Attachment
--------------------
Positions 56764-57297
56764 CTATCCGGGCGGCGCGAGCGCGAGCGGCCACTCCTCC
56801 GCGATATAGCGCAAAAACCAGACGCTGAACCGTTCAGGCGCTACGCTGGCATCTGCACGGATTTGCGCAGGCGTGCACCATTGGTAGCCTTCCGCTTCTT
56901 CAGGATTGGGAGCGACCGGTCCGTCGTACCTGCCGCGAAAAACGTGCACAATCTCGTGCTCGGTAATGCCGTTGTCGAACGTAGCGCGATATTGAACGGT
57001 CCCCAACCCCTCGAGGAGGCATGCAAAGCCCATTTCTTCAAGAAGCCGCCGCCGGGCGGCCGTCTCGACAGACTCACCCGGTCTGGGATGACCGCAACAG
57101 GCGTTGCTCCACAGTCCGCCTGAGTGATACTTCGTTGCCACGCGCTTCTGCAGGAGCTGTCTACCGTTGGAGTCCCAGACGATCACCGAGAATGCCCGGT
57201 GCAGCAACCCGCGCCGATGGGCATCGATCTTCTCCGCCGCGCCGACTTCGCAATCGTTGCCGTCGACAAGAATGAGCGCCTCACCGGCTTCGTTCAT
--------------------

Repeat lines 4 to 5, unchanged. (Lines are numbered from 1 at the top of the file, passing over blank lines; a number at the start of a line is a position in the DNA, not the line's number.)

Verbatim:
56901 CAGGATTGGGAGCGACCGGTCCGTCGTACCTGCCGCGAAAAACGTGCACAATCTCGTGCTCGGTAATGCCGTTGTCGAACGTAGCGCGATATTGAACGGT
57001 CCCCAACCCCTCGAGGAGGCATGCAAAGCCCATTTCTTCAAGAAGCCGCCGCCGGGCGGCCGTCTCGACAGACTCACCCGGTCTGGGATGACCGCAACAG